Aslam works as a tour guide/driver and therefore was a perfect reference for seeing the city. We certainly did not see everything that Jaipur had to offer but we certainly made lots of memories in the places we did see 🙂

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Iswari Minar Swarga Si was built in 1794 to by Iswari Singh to celebrate victory over battle. It is a continuous serrated incline to the top that leaves you a bit dizzy!

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Notice how the girls dolled us up before heading out. I am wearing Salma’s Rajasthani jewelry and the girls put flowers in Harper’s earlobes 🙂

Amber Fort was built by Raja Man Singh. While it served some military purpose, it was also a palace lived by the Maharajas and their families. The fort itself is composed of four courtyards, each containing gateways, shrines, and gardens. I was impressed by the beautifully carved marble work all around. Compared to Golkonda Fort in Hyderabad, this was much more elegantly decorated.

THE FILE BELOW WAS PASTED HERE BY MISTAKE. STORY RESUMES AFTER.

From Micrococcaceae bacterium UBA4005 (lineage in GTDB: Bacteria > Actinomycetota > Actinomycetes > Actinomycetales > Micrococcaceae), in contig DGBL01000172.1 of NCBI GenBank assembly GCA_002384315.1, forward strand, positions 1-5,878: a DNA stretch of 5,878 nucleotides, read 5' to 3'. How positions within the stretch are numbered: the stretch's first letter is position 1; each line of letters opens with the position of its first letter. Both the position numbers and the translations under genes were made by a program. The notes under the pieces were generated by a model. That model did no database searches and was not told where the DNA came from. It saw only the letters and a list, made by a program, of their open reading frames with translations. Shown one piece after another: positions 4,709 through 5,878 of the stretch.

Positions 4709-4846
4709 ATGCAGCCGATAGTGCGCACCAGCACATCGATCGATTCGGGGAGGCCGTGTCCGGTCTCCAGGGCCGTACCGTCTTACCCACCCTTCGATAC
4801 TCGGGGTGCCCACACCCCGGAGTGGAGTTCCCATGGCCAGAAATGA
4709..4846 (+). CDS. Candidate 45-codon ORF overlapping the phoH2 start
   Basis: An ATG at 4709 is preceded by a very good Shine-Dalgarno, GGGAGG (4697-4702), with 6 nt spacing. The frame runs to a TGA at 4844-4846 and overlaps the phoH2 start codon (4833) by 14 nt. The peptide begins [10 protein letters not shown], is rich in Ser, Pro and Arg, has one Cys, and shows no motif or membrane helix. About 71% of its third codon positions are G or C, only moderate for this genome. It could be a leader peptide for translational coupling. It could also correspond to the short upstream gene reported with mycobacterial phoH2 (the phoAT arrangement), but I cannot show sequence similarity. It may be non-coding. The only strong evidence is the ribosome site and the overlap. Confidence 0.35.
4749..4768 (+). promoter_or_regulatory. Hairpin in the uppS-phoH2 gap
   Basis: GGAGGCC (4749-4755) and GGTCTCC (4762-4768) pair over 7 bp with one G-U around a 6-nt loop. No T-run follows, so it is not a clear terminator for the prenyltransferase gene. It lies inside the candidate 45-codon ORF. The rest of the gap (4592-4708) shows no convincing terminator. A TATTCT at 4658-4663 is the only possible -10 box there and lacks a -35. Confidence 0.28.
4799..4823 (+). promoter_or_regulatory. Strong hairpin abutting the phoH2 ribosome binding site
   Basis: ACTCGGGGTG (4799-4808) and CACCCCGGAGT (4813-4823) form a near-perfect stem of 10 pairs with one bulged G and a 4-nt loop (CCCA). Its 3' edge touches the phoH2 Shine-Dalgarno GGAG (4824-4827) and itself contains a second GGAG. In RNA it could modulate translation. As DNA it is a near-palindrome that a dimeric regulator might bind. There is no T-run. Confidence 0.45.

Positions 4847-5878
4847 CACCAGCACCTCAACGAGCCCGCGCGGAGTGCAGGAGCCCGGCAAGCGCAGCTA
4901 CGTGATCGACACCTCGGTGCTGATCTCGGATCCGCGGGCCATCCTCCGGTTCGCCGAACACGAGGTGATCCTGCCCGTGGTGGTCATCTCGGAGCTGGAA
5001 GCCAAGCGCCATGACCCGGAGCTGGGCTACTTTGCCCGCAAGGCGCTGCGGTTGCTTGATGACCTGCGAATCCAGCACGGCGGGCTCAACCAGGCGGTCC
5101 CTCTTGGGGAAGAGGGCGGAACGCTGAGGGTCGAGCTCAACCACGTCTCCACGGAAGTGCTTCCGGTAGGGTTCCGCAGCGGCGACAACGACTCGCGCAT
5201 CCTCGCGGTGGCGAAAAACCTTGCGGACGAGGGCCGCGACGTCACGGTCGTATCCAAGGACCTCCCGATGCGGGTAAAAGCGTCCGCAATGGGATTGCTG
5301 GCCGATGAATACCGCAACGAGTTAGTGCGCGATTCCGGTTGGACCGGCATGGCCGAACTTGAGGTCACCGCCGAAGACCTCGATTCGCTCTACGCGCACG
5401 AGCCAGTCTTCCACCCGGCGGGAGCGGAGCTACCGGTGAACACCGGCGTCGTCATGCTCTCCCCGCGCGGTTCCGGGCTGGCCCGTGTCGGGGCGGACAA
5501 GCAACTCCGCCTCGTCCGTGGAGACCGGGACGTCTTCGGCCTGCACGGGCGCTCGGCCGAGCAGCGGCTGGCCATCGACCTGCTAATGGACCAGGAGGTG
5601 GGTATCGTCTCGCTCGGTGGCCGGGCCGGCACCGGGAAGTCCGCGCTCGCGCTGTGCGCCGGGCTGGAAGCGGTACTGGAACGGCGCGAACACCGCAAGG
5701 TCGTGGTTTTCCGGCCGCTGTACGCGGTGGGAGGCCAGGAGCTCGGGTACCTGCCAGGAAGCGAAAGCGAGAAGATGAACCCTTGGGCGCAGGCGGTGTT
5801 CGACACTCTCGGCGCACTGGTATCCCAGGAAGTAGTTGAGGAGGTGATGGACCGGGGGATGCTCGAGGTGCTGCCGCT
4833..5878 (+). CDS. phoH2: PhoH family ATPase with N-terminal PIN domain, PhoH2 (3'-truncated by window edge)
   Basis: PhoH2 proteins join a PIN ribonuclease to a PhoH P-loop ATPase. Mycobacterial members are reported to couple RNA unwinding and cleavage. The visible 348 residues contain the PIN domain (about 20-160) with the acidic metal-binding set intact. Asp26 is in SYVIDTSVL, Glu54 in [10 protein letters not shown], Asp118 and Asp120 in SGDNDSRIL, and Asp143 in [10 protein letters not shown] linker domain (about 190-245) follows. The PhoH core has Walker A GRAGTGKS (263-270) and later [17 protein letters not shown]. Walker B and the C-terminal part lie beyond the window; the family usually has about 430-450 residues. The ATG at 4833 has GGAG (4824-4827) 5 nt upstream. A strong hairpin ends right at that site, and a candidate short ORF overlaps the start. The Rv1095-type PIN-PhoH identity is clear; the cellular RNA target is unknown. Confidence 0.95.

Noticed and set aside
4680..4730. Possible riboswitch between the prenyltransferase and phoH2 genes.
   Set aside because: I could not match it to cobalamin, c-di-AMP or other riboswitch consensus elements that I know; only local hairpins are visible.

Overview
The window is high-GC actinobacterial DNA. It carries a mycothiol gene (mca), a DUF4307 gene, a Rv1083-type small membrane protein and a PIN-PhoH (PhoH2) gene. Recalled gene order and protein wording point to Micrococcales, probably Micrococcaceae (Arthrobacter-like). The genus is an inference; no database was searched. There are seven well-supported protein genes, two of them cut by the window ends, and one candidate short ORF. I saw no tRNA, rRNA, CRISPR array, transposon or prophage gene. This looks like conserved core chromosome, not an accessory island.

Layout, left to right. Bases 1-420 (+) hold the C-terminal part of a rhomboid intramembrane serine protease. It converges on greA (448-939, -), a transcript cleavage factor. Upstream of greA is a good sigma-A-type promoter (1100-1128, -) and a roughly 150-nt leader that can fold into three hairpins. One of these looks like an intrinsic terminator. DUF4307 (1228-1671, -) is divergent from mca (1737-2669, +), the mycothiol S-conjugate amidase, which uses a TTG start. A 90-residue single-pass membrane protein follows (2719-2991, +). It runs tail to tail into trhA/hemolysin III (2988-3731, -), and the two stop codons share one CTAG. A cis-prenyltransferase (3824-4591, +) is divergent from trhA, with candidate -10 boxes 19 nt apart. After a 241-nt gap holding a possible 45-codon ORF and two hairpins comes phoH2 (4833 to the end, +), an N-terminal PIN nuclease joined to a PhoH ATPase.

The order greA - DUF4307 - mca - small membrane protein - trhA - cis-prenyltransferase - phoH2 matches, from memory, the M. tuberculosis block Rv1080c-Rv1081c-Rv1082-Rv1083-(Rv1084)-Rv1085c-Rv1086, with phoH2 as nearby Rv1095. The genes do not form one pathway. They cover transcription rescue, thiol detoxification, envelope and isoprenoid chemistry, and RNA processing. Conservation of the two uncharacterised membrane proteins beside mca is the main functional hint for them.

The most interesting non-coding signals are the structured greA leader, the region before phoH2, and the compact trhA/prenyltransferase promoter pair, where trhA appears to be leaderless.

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Panorama view of the Fort

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These images are all wall/ceiling shots of mirrors and paintings:

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*Amazing discover of the day!! This is Vicki and her family. She  grew up in Huron, SD and her brother actually graduated from Roosevelt High School in Sioux Falls. How crazy is that!? She is actually living in Delhi now. It is a small world, folks!

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Gaitore was a royal creamation ground for the Rajput kings and members of the royal family. It’s name literally means “resting place of the departed souls.” The beautiful white marble carvings and architecture reflect both Hindu and Islamic styles. I found this place to be simply stunning!

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On a side note- Tuesday was supposed to be the annual Elephant Festival in Jaipur. Traditionally elephants parade through the city decorated with colors and they take part in games like polo and tug of war. However, we came to find out that the festival had been cancelled abruptly. It turns out that those providing the elephants asked for a larger sum from the government and the government turned them down. That is a big blow to the government of Rajasthan considering that it is a huge tourist event each year. While it would have been amazing to experience this event, life happens. We still got to see a few elephants throughout the day.

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IMG_2233Climbing up the elephant trunk to sit on top!